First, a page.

I cannot count the number of times I hear, “Can’t you just enjoy the book/movie/ television show/ comedy routine without always analyzing it? After all, it is only entertainment.” Sadly, that is not the case. As McRobbie points out, “Relations of power are indeed made and re-made within texts of enjoyment and rituals of relaxation” (2004, 262). Sara Ahmed’s (2010) explication of the “feminist kill-joy” comes to mind here. She explores how the term is used pejoratively to dismiss feminist criticism. In response, she asks, “Does the feminist kill other people’s joy by pointing out moments of sexism? Or does she expose the bad feelings that get hidden, displaced, or negated under public signs of joy?” (38-39). It is these “bad feelings” I want to bring to the fore. They do not negate the real joy I experience in reading the Millennium trilogy, but as long as we live in a rape culture, much of the joy to be found in popular media will remain tempered by ambivalence.

About midway through reading this book, I found a box full of books abandoned on the sidewalk while I was on my way home from the laundromat. Even though I have dozens of books I haven’t read yet taking up shelf and desk space in my apartment, I stopped to browse through the box. I just can’t ignore free books. There at the bottom was The Girl with the Dragon Tattoo. Fine, universe. I’ll take the hint. Apparently I’m supposed to read this story.  I’ll read the book and see what I think about it. At least now I’m sufficiently armed with some feminist critiques.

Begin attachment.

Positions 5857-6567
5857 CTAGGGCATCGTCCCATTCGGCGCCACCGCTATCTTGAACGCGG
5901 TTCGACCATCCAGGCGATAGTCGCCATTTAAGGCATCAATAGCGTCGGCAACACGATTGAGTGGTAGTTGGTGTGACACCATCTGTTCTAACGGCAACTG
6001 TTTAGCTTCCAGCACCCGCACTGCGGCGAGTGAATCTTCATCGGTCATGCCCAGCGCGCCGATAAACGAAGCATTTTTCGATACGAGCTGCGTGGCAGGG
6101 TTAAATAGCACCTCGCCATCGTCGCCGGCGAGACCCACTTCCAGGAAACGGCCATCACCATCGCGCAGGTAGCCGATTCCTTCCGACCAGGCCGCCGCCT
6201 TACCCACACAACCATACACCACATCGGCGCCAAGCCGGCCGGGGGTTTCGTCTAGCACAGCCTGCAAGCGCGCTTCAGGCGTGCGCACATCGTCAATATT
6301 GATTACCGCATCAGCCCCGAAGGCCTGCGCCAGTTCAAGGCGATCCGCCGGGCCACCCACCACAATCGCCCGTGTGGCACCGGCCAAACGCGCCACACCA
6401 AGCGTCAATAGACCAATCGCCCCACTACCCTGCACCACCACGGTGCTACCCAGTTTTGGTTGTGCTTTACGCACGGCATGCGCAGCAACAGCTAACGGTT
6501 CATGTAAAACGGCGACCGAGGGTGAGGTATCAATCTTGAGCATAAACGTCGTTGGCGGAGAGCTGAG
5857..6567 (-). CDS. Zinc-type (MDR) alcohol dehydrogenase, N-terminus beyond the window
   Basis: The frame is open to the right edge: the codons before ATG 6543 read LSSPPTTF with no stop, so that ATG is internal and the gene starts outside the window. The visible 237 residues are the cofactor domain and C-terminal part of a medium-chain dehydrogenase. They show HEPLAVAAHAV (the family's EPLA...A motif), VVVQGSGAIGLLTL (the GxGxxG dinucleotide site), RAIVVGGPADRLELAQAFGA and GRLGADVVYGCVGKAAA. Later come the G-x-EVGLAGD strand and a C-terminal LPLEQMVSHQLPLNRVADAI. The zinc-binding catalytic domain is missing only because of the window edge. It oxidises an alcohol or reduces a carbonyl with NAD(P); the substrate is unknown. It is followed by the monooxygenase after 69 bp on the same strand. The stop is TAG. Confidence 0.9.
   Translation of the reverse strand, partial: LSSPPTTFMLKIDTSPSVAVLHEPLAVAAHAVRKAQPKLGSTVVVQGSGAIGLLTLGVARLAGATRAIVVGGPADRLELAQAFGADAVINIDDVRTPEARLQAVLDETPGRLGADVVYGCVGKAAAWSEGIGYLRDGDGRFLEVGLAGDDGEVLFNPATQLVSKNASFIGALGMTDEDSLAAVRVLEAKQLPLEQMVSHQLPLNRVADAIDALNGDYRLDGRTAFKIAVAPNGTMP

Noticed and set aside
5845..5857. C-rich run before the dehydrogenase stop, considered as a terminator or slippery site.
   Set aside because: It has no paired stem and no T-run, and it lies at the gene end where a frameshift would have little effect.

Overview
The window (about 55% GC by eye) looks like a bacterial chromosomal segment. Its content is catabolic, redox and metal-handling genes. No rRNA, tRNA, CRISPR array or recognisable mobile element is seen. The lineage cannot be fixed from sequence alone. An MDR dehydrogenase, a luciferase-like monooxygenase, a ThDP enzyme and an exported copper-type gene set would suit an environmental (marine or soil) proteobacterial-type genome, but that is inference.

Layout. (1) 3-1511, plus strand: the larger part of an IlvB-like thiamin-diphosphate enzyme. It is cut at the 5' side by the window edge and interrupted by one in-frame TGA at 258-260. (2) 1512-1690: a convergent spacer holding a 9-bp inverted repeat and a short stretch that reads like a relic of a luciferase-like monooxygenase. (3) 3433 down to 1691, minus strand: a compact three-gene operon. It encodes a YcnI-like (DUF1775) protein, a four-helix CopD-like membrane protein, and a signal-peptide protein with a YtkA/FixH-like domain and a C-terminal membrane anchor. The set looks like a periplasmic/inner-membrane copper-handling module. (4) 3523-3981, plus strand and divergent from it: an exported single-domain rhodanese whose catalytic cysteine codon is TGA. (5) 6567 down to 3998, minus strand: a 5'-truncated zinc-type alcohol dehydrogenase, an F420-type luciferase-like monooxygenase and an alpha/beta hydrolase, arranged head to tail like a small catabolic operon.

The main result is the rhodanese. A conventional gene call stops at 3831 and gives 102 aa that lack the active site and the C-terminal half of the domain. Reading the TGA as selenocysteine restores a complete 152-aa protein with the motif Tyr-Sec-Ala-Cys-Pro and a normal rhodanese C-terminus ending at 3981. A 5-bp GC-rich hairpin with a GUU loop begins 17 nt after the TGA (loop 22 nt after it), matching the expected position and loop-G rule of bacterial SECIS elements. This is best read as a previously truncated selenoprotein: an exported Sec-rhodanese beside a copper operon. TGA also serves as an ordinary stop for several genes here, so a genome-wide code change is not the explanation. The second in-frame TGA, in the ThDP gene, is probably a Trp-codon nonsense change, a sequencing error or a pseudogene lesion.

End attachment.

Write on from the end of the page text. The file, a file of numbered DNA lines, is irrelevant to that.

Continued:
Editor’s Note: The copy of the book Jessica reviewed was provided free-of-charge by the book publisher.


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  • doublestar

    I have read MANY feminist critiques (and feminist criticisms) of the Millenium books, and most of the takedowns are bam on the money — there was a very long comment thread on Tiger Beatdown that made me guffaw dozens of times. I would not actively recommend these books to other people. Yet, if asked, I would say that the books are worth reading. Not as ‘page turners’ (hello 20-page Ikea shopping trip), not as ‘feminist masterpieces’, but as commercial works of fiction that openly deal with issues of sexism, child abuse, and violence against women… as FULLY BAD things that are also real things in the world. I was sincerely surprised, after reading them, that they were so obscenely popular.
    I think what bogs down anyone trying to make a feminist reading of Millenium is in assuming that the main character must be feminist. Lisbeth Salander is not a meaningfully feminist icon, and was not intended as such, I don’t think. In fact, it’s almost everyone else who is– people who want to help Lisbeth because it’s the right thing to do, people who want to fight a corrupt system because it’s what needs doing. Lisbeth is Action Woman, clumsily hobbled by poor body-image issues in book 2 probably simply because the writer couldn’t think of a better flaw.

    • Julie